Because Froggy was an art teacher, LTAC always incorporates an arts-focused community festival on the Saturday of the tournament. This year, LTAC is proud to feature two hockey-based artists:
I’ll be debuting some new merchandise at the event, including two new giclée prints: Holtbeast, and Cute Hockey, a couple of stickers, and a limited edition of the Capitals Sigil banner (it has a clear overprint star pattern… so sick!!!)))))) )
Earlier in the year, the NHLPA did a feature on Alex Ovechkin and asked his teammates about him.
“The one thing I would love the hockey world to know about Alex is that he has the worst style ever,” Troy Brouwer said lovingly of his captain then.
This quote is particularly relevant now. Ovechkin participated in a charity basketball game in Russia on Saturday. And well– there’s no nice way to say this– he wore the ugliest shoes ever.
Just two months after a serious sledding injury, six-year-old Bensten Schone is back at home recovering with his family. Since the end of January, the entire Washington Capital community has rallied around B-man and watched his odds-defying comeback.
Alex Ovechkin had selfishly gone three days without doing something nice, so he had to indulge himself on Sunday. His most recent act of kindness: surprising Caps fan Jeff Jones with a new signed jersey after losing his house in a fire.
During Wednesday’s practice, the Capitals welcomed a fourth Russian onto the ice. Four-year-old Maxim Goloschapov was flown from Moscow to Kettler Capitals Iceplex because he won a promotional campaign held by Bauer Russia.
A few months ago, Bauer asked their followers to “show us your hardest shot by putting it on Instagram with the hashtag #MX3Russia. The winner gets to go to Washington to meet Alex Ovechkin.” Teeny tiny Maxim won with these two videos.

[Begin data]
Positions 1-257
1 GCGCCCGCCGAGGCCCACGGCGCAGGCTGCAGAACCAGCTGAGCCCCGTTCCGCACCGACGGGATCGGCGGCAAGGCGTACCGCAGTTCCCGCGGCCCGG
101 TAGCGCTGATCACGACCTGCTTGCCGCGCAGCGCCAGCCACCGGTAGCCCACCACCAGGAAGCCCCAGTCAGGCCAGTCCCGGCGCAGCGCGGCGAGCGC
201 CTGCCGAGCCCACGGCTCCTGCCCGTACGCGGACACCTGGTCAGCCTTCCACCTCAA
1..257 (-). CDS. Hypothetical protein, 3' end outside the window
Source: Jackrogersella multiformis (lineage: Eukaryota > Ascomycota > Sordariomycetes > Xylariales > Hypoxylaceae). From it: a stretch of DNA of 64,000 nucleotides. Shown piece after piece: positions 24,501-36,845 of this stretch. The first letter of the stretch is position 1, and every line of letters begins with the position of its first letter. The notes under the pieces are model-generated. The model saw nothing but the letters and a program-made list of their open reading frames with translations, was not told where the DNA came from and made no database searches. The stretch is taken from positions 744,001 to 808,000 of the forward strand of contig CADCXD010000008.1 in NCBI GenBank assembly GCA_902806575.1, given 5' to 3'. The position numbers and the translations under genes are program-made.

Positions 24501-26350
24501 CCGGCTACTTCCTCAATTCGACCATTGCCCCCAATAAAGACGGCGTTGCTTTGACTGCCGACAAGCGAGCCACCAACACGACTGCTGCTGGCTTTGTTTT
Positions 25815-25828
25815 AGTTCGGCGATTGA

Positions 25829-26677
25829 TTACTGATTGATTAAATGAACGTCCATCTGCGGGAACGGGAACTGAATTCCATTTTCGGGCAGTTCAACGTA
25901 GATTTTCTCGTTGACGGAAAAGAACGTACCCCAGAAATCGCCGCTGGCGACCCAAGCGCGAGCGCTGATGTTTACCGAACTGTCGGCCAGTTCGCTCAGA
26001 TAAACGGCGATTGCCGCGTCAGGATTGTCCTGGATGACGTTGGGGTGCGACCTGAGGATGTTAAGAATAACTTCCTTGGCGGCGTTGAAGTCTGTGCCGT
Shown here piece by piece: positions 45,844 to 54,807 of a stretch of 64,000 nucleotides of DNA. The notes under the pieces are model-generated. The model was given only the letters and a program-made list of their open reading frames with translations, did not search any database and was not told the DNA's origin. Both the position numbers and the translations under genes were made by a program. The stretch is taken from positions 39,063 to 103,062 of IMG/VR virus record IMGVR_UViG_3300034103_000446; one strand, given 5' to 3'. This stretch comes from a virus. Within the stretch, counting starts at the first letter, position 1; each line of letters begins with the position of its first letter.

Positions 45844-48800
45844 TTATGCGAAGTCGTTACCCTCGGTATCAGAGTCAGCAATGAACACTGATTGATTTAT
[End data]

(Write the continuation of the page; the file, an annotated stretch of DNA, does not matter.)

Alex Ovechkin is a top candidate for the Hart Trophy again this season. And if the national media has been paying any attention at all, Ovechkin will also be a finalist for the King Clancy Memorial Trophy at the end of the year too.
Ovechkin’s contributions to the community include giving away a car, fulfilling the wish of an 8-year-old with diabetes, going out on a sushi date with a 10-year-old with Down Syndrome, giving away countless sticks and pucks, and secretly supporting a bunch of Russian orphanages.
On Tuesday, the Capitals announced on Facebook that Ovechkin was fulfilling another young fan’s wish: Reagan Everett got a signed stick from the Russian Machine after Tuesday’s practice. According to the team he will “help cheer on the Caps during [the Rangers game Wednesday] night!”
Photo: Pavel Lysenkov
Apparently giving away a car, fulfilling the wish of an 8-year-old with diabetes, going out on a sushi date with a 10-year-old with Down’s Syndrome, giving away countless sticks and pucks, and secretly supporting a bunch of Russian orphanages is not enough.
According to a press release from the Moscow Region’s ministry of physical culture, sports, and youth programs, Washington Capitals captain Alex Ovechkin has donated 70 bags of hockey equipment to the Sergiev Posad boarding school, an orphanage operated by the Russian Orthodox Church.
Per Championat.com and a Fedor Fedin translation:
Russian Machine Never Breaks is not associated with the Washington Capitals; Monumental Sports, the NHL, or its properties. Not even a little bit.